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Nats' Ross dealing with tender triceps

MLB.com

WASHINGTON -- Nationals manager Dusty Baker said Joe Ross is dealing with triceps tenderness, after the right-hander was pulled early in the club's 10-5 win over the Braves on Sunday at Nationals Park. Ross' fastball velocity dipped into the high-80s before he was removed one at-bat into the fourth inning. Ross didn't speak after the game because he was undergoing an MRI.

Baker said Ross first experienced the pain during the contest.

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WASHINGTON -- Nationals manager Dusty Baker said Joe Ross is dealing with triceps tenderness, after the right-hander was pulled early in the club's 10-5 win over the Braves on Sunday at Nationals Park. Ross' fastball velocity dipped into the high-80s before he was removed one at-bat into the fourth inning. Ross didn't speak after the game because he was undergoing an MRI.

Baker said Ross first experienced the pain during the contest.

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If Ross is out for an extended time, the Nationals could use a four-man rotation. However, that would risk overworking the starters to avoid using the team's struggling bullpen. Max Scherzer and Gio Gonzalez, for example, have thrown the most pitches per outing of all pitchers in the National League.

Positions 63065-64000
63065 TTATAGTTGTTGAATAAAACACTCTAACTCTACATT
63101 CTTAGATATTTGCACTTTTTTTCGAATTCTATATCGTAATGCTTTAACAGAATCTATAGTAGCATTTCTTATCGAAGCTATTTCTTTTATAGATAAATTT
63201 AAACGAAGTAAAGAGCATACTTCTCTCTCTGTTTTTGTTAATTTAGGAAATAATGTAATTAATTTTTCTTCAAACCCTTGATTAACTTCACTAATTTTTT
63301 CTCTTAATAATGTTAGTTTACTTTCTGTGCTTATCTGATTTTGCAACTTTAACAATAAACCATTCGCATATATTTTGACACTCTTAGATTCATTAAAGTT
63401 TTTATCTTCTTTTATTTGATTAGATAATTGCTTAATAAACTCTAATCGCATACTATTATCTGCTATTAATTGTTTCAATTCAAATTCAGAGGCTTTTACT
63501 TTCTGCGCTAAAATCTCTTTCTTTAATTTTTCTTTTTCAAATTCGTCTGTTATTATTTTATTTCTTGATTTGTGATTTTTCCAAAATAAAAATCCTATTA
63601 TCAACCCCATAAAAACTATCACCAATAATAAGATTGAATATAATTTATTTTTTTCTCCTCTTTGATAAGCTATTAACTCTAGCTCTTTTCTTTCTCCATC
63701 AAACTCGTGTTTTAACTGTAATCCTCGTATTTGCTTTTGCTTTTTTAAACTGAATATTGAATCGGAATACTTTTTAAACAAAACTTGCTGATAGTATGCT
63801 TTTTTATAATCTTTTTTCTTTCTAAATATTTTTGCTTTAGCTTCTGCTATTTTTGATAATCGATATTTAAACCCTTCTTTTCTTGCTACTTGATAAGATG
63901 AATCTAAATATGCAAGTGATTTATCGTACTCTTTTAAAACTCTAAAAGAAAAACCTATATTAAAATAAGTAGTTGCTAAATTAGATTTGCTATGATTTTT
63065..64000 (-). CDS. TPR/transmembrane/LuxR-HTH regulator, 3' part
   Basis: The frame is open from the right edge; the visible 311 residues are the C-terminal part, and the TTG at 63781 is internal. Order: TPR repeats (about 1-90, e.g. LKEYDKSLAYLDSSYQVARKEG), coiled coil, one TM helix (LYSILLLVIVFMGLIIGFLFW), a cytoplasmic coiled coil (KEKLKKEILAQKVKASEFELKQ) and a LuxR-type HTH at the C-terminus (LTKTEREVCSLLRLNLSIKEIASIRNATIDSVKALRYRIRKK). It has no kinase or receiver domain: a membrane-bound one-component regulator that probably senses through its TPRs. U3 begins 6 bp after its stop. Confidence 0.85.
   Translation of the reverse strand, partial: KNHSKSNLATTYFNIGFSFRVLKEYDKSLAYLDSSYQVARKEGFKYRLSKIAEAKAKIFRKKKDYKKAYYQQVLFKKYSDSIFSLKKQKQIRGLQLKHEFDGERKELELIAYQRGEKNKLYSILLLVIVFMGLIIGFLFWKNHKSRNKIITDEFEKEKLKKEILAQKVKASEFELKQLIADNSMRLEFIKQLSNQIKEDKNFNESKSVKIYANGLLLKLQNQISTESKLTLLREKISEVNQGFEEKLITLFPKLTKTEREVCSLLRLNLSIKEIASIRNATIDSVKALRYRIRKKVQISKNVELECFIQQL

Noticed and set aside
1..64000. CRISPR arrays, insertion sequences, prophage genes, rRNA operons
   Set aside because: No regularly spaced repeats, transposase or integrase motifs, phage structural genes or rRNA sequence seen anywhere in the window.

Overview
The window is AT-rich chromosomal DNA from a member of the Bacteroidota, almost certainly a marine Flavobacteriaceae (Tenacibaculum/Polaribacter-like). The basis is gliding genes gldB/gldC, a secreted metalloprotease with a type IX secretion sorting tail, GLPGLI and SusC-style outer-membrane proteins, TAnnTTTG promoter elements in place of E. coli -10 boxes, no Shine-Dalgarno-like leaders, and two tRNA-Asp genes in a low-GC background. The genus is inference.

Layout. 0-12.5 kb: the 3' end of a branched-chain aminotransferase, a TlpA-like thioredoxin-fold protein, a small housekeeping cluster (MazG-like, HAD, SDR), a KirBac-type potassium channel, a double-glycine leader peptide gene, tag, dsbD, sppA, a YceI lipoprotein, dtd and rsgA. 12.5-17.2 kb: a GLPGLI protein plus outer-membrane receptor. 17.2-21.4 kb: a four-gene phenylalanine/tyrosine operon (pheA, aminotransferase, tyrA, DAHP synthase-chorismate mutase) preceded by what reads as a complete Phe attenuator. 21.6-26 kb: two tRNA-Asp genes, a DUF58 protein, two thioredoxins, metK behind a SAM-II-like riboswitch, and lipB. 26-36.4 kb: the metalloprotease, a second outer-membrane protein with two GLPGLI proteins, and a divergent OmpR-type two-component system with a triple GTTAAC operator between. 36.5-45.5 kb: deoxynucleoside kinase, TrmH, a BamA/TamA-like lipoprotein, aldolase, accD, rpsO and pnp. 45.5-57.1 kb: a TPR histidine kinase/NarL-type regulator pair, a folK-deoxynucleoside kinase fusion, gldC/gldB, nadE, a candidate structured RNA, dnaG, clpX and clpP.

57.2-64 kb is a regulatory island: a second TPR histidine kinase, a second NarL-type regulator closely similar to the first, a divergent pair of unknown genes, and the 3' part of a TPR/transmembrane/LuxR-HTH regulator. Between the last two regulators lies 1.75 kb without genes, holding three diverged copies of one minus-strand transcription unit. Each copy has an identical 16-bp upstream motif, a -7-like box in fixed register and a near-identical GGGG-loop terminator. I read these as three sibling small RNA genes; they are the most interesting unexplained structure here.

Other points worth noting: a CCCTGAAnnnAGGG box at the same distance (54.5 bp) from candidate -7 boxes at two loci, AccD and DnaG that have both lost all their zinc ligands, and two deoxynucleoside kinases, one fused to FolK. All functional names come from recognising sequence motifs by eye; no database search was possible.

The Nationals started reliever Jacob Turner when Ross played in the Minor Leagues earlier this season. The right-hander notched a 4.76 ERA in two starts and has a 5.08 overall ERA. He was sent down to Triple-A Syracuse last week, but could be recalled if the Nats need help.

Ross had an uncharacteristic performance coming off three quality starts. Over his 3 1/3 innings on Sunday, his fastest pitch was tracked at 90.6 mph, and he threw his changeup only about 3 mph slower than his go-to sinker. Ross' fastball averaged about 92 mph entering Sunday.

The 24-year-old walked two batters in the third inning before surrendering a home run to Freddie Freeman.

After Ross forced Nick Markakis into a lineout in the fourth inning, pitching coach Mike Maddux, trainer Paul Lessard and Baker visited the mound before bringing in reliever Matt Grace.

"Well, we saw [Ross'] velocity was like 89, 88 [mph], and then Mike saw something and we decided to take Joe out -- especially when he walked those two guys in front of Freddie," Baker said. "Those balls weren't even close. Usually, that's not Joe."

Ross struggled with his velocity at the start of the season, and he spent three weeks in the Minor Leagues in May to improve his arm slot. Ross was shaky when he returned, but seemed to be hitting his stride as he allowed a combined five runs over 20 2/3 innings in his previous three starts entering Sunday.

Ross also missed almost three months with right shoulder inflammation last season before returning in late September.

This was the second straight game in which the Nationals' starter didn't pitch past the fourth inning. Stephen Strasburg allowed six runs over three innings on Saturday.

Kyle Melnick is a reporter for MLB.com based in Washington.

Washington Nationals, Joe Ross